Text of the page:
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(Sean Murphy/Thinkstock)
(Sean Murphy/Thinkstock)

You probably think you know all about self-delusion Add to ...

Now, that’s a great metaphor and one of my favourite mental stumbling blocks because it’s so easy to describe. You can say this is also why people say things like deaths always come in threes. Which is crazy because there have been billions of deaths up until now and someone’s dying every couple of seconds, so obviously death is a continuous process but we tend to draw a bull’s eye around a meaningful number and three tends to be a meaningful number in our culture.

We’re desperate for patterns?

The brain is a pattern-recognition machine. That’s how we escaped nature and built civilization. We recognize signal and separate it from noise. When you’re in the middle of a party and everyone’s talking you can listen to one voice. We sort chaos into order at all times and we’re keen on trying to find order in any pattern. You can’t just look at a cloud and say, ‘What an interesting lump of air molecules’ you have to say, that looks a lot like a bear. Or, especially a face. We have face-recognition software built in.

We’re built to recognize when things line up and it’s difficult for us just to say it’s coincidence because since we also love to create narratives about things, we like to apply stories to when coincidences line up.

In the Second World War when the Germans were bombing England, there were places – it was random – that the bombs didn’t hit. If you took out a map and put push pins where the bombs landed, they naturally clustered in some areas and not in others. People began to think, ‘Maybe we have spies living among us and they obviously live in the places where the bombs aren’t falling.’ Something that’s good for us and has helped us for millennia can make us turn around and see patterns where there aren’t any.

Not that this is a self-help book, but what would be the most useful place to start to shift their thinking?

Procrastination: I don’t think I’ve written anything with more hits and sharing because we all experience it. Steve Jobs was a procrastinator. Albert Einstein. You cannot stop wanting to procrastinate.

What I outline in the book is that it’s not laziness that’s doing this, it’s “present bias.” You believe that the person you are now is going to be the person you are later.

You think that the person who makes all the plans and sees things clearly and knows what to do now is the person who is going to face these decisions when you get to that point. In study after study, if you ask someone which is better, the cupcake or the salad, they say the salad. And then you ask them, in an hour, if I give you that choice which one are you going to pick? You say the salad. Then, when you sit them down, people are more likely to pick the cupcake.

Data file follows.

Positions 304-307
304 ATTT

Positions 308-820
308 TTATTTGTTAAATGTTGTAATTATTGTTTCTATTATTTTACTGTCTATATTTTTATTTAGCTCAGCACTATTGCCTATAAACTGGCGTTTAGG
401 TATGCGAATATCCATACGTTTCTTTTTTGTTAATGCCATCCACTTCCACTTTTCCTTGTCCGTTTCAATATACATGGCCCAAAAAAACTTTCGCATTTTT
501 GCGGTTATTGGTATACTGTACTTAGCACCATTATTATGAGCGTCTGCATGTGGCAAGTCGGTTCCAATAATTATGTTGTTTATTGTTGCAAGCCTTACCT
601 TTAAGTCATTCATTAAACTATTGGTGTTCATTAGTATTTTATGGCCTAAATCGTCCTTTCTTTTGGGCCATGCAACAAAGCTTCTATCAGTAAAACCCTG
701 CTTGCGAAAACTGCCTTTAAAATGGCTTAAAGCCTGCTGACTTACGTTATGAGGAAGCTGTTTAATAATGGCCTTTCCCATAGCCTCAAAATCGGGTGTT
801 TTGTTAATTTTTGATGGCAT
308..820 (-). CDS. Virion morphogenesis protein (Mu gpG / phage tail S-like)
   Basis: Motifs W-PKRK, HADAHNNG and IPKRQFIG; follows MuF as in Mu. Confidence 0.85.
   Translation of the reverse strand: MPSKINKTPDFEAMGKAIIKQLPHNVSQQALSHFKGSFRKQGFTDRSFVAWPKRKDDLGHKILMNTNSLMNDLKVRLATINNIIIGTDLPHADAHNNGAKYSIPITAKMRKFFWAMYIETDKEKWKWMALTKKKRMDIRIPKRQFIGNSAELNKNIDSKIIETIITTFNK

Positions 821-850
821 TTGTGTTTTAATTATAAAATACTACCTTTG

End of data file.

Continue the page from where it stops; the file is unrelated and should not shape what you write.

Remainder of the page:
You write that people can look at their Netflix queue for an example of this.

I put my own list of saved movies on my blog: Those are great movies and documentaries that I should watch and that will make me a better person. And then in the moment I’m going to watch, yeah, I’m going to watch Family Guy.

The person picking the movies is not the person facing the choice of what to watch.

They did a study with a bank of movies, many of them labelled lowbrow (which I wouldn’t do because I love so much lowbrow stuff) like The Mask or Speed. It also had things like The Piano and Schindler’s List (movies that were current at the time). They gave people the option to pick three movies to watch over the course of a few days. Most people did pick Schindler’s List, but they chose to watch it third. When they were told they had to watch them back-to-back, people didn’t pick Schindler’s List at all. They’d just pick three fun movies.

You have to fight the desire for instant gratification. You’re always going to do it even if you know you do it. I wrote about Walter Mischel’s famous marshmallow test, which asked kids to hold off eating a marshmallow placed in front of them. Children who were able to delay gratification ended up being the people who were more successful in life, in the way we consider people successful. They had better marriages, higher-paying jobs and more education. The correlation suggests that being good at delaying gratification means that you’re good at thinking about thinking.

The kids who succeeded weren’t the ones with the most willpower. They were the ones who didn’t even look at the marshmallow. Kids who failed the test were the ones who thought they were more in control then they really were. They’d stare at it. Smell it. They’d say, ok, I’ll just lick it and put it down. The kids who succeeded would bang their head on the table, slap their face, turn around and around in their chair. They knew they couldn’t’ trust themselves so they came up with strategies to outwit themselves. That’s how you get around procrastination. You cannot face it head on, it’s impossible. You can’t stare at the marshmallow. You have to outsmart the future you.

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